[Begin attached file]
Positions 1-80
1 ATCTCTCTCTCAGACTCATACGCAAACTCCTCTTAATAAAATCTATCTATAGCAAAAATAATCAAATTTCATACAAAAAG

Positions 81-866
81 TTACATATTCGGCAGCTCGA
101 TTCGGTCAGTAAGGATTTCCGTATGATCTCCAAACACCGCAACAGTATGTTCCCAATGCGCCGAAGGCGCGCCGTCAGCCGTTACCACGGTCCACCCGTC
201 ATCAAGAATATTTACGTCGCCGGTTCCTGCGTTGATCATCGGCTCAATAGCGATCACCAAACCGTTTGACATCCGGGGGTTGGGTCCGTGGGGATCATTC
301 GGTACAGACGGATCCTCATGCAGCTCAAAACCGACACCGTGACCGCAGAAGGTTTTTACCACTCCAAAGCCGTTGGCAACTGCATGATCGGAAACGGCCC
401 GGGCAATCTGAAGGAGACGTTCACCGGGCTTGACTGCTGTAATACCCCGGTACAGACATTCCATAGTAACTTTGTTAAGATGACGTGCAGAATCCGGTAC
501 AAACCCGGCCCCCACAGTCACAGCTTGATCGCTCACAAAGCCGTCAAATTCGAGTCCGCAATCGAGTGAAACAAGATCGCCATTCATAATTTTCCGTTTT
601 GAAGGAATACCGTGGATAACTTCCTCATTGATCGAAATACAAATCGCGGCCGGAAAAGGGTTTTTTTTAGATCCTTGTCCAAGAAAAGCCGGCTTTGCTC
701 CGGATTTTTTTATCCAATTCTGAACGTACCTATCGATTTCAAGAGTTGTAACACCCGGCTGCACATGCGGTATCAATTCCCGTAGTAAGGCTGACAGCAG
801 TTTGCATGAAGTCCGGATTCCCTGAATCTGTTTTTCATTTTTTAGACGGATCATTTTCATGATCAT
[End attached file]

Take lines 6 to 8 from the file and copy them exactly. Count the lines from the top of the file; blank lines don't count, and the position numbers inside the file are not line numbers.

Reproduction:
201 ATCAAGAATATTTACGTCGCCGGTTCCTGCGTTGATCATCGGCTCAATAGCGATCACCAAACCGTTTGACATCCGGGGGTTGGGTCCGTGGGGATCATTC
301 GGTACAGACGGATCCTCATGCAGCTCAAAACCGACACCGTGACCGCAGAAGGTTTTTACCACTCCAAAGCCGTTGGCAACTGCATGATCGGAAACGGCCC
401 GGGCAATCTGAAGGAGACGTTCACCGGGCTTGACTGCTGTAATACCCCGGTACAGACATTCCATAGTAACTTTGTTAAGATGACGTGCAGAATCCGGTAC